We are all Amy Biehl now

Grooming more dupes
Grooming more dupes

The white American exchange student, Amy Elizabeth Biehl, died just over 20 years ago on August 25, 1993. The circumstances of her death read like a chronicle foretold to the current racial animosity in South Africa where singing struggle songs like “Kill a Boer” and attacking white farms continue unabated.

The graduate from Stanford University and anti-Apartheid activist was murdered by black Cape Town residents while a black mob shouted racial slurs. The four men convicted of her murder were released as part of the Truth and Reconciliation process.

Biehl was a student at the University of the Western Cape in Cape Town as a scholar in the Fulbright Program.

As she drove a friend home to the black township of Guguletu, outside Cape Town, on August 25, 1993, a black mob pulled her from the car and stabbed and stoned her to death. She probably tried to remind them how much she hated white Afrikaners while she was dying.

The attack on the car driven by Amy Biehl was one of many incidents of general lawlessness in NY1, blamed on the “lack of opportunity as a result of Apartheid” as was fashionable then. These days the reigning anarchy in NY1 is attributed to lacking “service delivery”. Any explanation which ignores a racial motive will do.

To sane South Africans Biehl’s death was simply the result of ignoring the racial divide. Had she gone into NY1 last week, she probably would have met with the same fate. But blinding ideology comes at a price, everywhere in Africa, also in places where no one has ever heard of Apartheid.

Bands of toyi-toying black youths threw stones at delivery vehicles and cars driven by whites. One delivery vehicle was toppled over and set alight and only the arrival of the police prevented more damage. A quick scrutiny of any South African newspaper today would inform the reader of the lasting legacy that Mandela’s release had on black urban violence.

Black urban youths, born well after Apartheid, do not suffer from Mandela’s oft cited “terrible past”. They suffer instead from a terrible example set by the likes of Biehl: Proof that killing whites are rewarded, hate crimes are lauded.

Amy Biehl’s possessions in her car were stolen. According to Rex van Schalkwyk, in his 1998 book One Miracle is Not Enough: “Supporters of the three men accused of murdering [her] … burst out laughing in the public gallery of the Supreme Court today when a witness told how the battered woman groaned in pain.” (pp. 188–89.)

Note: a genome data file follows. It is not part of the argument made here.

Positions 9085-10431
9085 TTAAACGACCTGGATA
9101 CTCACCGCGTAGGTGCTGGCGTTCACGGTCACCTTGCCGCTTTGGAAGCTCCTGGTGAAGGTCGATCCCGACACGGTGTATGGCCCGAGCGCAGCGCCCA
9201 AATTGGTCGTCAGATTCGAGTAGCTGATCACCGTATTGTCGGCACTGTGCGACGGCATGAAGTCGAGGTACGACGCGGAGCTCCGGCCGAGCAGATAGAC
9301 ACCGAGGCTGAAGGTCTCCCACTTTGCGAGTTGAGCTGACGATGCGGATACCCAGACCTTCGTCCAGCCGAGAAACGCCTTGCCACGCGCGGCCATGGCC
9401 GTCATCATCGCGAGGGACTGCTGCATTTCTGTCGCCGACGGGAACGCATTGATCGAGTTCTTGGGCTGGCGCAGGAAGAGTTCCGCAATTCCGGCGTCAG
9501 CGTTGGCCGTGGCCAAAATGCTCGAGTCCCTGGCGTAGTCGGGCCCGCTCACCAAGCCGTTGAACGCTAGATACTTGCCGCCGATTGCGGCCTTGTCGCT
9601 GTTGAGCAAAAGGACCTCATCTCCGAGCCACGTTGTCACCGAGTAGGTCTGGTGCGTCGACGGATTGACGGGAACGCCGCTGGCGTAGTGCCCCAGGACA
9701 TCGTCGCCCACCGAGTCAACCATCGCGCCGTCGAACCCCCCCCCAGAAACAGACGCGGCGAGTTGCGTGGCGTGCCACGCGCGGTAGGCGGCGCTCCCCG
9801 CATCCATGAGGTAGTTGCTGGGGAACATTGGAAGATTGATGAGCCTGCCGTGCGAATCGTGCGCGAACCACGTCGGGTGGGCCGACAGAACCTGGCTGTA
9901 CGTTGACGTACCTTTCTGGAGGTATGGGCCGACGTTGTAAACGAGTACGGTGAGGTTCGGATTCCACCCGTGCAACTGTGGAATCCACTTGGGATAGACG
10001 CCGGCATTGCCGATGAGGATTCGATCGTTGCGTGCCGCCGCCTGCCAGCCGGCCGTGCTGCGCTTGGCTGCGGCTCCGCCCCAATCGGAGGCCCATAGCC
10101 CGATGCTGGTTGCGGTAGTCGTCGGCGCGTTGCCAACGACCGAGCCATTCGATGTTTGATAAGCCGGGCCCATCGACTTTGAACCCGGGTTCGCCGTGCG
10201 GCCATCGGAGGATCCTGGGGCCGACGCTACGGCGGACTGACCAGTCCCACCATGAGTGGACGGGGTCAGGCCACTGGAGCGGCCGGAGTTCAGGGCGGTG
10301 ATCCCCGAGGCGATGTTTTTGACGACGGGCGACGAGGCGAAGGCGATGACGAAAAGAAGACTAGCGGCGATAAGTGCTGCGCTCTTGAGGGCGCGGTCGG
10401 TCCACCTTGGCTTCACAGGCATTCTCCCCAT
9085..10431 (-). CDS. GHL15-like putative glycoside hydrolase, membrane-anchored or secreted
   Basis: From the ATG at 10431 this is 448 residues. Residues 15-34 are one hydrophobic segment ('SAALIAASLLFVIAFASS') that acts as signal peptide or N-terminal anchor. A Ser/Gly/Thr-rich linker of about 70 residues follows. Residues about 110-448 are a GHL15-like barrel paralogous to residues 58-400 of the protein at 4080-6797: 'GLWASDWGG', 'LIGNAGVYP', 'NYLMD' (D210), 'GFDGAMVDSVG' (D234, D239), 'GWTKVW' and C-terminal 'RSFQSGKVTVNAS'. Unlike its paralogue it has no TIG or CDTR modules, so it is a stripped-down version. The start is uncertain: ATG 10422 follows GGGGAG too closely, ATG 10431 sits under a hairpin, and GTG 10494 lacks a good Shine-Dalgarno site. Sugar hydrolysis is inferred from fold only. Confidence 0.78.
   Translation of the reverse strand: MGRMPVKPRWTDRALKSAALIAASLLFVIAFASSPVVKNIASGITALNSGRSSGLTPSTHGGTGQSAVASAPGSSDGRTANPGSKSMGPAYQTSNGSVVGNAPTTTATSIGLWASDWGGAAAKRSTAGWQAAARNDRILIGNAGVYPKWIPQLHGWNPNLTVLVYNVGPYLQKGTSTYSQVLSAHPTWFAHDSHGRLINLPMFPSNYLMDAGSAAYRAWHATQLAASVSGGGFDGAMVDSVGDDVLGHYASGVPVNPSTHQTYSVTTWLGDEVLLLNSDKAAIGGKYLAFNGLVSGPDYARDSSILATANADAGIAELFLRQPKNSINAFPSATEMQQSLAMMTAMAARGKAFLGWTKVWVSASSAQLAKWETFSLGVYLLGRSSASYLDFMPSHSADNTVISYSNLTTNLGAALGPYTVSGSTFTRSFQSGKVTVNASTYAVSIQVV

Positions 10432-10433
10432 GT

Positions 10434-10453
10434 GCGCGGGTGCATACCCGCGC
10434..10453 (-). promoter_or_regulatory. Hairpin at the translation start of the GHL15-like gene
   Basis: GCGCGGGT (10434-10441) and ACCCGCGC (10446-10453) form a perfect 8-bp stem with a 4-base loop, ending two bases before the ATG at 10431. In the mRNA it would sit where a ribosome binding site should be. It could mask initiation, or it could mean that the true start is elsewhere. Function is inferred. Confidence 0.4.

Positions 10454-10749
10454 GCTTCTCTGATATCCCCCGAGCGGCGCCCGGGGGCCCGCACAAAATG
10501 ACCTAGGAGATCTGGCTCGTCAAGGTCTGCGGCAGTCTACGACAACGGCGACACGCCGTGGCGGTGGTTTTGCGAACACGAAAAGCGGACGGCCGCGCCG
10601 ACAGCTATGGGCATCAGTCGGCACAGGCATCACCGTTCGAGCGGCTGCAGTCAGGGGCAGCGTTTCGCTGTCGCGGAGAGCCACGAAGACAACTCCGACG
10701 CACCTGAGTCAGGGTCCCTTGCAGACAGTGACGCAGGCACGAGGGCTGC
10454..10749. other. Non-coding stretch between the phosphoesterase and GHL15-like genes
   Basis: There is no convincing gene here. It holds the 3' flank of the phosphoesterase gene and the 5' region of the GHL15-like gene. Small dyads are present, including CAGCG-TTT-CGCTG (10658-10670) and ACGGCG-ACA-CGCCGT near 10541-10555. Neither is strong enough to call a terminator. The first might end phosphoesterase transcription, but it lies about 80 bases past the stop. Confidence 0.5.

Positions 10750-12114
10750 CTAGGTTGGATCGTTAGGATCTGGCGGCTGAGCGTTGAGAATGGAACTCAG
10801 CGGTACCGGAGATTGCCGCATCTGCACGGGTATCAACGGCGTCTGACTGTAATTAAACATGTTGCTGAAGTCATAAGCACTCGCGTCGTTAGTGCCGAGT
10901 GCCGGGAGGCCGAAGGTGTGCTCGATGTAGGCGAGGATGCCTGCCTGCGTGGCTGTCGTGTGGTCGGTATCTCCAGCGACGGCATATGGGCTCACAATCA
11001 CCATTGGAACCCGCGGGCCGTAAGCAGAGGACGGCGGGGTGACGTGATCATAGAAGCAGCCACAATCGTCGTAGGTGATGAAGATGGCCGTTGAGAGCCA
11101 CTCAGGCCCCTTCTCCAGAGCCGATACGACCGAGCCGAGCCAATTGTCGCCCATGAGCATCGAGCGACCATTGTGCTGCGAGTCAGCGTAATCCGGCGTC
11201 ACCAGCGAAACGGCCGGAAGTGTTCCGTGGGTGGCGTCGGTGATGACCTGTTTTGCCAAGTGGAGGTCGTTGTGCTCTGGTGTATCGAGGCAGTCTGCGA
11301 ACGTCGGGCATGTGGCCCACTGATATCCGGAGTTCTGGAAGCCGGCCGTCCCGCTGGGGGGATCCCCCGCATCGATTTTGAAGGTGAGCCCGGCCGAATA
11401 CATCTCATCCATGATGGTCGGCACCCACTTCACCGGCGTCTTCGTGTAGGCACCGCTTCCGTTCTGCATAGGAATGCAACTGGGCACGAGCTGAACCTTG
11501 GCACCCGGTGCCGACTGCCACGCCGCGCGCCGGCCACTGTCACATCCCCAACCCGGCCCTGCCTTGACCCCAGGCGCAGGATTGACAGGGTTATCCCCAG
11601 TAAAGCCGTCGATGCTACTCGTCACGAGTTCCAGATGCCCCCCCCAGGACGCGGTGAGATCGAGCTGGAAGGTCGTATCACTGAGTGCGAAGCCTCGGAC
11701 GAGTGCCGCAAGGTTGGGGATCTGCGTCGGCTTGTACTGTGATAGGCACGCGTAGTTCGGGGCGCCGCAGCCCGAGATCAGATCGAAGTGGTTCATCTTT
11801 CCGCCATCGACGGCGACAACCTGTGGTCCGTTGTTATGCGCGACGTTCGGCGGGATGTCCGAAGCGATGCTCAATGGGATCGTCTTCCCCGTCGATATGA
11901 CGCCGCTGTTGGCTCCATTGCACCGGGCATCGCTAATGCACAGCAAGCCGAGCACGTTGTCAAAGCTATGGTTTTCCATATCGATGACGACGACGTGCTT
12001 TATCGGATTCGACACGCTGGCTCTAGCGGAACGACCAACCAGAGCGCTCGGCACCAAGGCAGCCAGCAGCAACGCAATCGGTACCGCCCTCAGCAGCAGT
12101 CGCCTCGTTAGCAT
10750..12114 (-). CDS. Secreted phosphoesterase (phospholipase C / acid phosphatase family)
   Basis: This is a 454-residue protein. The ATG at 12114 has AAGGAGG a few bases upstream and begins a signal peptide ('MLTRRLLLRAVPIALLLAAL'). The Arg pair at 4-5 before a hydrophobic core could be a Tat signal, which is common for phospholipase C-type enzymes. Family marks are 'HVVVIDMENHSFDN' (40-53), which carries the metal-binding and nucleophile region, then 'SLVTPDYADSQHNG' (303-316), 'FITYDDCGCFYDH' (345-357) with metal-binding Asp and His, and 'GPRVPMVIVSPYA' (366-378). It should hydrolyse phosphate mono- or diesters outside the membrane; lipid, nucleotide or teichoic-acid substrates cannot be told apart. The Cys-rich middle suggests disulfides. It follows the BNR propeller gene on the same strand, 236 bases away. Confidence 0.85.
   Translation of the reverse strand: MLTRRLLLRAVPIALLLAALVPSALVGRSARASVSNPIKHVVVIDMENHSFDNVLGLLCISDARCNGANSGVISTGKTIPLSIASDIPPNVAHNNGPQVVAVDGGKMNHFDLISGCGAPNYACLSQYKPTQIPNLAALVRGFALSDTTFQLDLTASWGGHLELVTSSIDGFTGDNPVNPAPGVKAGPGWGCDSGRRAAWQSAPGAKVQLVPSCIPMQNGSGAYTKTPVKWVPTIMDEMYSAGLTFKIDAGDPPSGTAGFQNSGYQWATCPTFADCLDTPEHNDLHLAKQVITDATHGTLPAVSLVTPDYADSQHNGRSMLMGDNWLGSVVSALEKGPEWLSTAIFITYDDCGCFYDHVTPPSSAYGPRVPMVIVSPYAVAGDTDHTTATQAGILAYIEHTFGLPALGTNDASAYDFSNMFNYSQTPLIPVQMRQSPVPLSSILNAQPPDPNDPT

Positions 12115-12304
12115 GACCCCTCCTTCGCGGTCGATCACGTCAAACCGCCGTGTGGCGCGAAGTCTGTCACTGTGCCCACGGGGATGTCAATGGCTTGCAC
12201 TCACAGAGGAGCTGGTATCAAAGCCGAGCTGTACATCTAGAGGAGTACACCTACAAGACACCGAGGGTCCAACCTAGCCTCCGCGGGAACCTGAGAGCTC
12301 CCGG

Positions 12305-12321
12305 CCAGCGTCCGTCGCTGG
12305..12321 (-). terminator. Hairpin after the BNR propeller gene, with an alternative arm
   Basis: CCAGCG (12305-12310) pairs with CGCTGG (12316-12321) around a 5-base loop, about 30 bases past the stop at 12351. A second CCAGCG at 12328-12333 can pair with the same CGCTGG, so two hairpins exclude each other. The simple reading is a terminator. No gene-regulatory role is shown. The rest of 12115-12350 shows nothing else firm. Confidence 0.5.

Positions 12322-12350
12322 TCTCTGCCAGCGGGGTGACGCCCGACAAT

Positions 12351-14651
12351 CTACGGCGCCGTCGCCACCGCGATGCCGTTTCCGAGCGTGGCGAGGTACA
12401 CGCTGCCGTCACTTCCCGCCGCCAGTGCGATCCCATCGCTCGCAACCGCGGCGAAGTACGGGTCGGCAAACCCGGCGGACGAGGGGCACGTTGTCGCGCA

Four people were convicted of killing her. In 1998, all were pardoned by South Africa’s Truth and Reconciliation Commission, a travesty to hide the ANC’s past crimes and future intentions.The usual suspects, Britain and the US, gave their firm support to the shameless whitewash.

Amy Biehl’s killing was pardoned at the TRC when the four stated that their actions had been “politically motivated.”. Biehl’s family supported the release of the killers,and her father shook the murderers’ hands, smiling.

“Among those we remember today is young Amy Biehl. She made our aspirations her own and lost her life in the turmoil of our transition, as the new South Africa struggled to be born in the dying moments of apartheid. Through her, our peoples have also shared the pain of confronting a terrible past, as we take the path towards the reconciliation and healing of our nation.”

There was no “terrible past” however. There was only bad faith in depicting a system designed to protect minorities. The smiling handshake would sadly be a prescient gesture of our terrible future, the one that the Biehls enabled by their bought forgiveness.

In 1994, Biehl’s parents, Linda and Peter, founded the Amy Biehl Foundation Trust “to develop and empower youth in the townships, in order to discourage further violence.” The money must have eased the pain of losing a child to such a useless cause.

Two of the men who had been convicted of her murder also received money from the foundation. In 1999, Biehl’s parents were honored with the Aline and Norman Felton Humanitarian Award.

In his speech accepting the Congressional Gold Medal on 23 September 1998, Nelson Mandela said:
“Among those we remember today is young Amy Biehl. She made our aspirations her own and lost her life in the turmoil of our transition, as the new South Africa struggled to be born in the dying moments of apartheid. Through her, our peoples have also shared the pain of confronting a terrible past, as we take the path towards the reconciliation and healing of our nation.”

There was never a path towards reconciliation, never any healing. Mandela simply rubberstamped racial hate crimes.

On August 25, 2010, on the 17th anniversary of Biehl’s death, a bronze plaque mounted on a stone was unveiled by the U.S. Ambassador, Donald Gips, and Biehl’s mother, Linda Biehl, at the Cape Town site where she was killed. It was yet another effort by the US to displace the blame, but this time with little enthusiam.

The faces of laughing black killers had been visited on too many by 2010.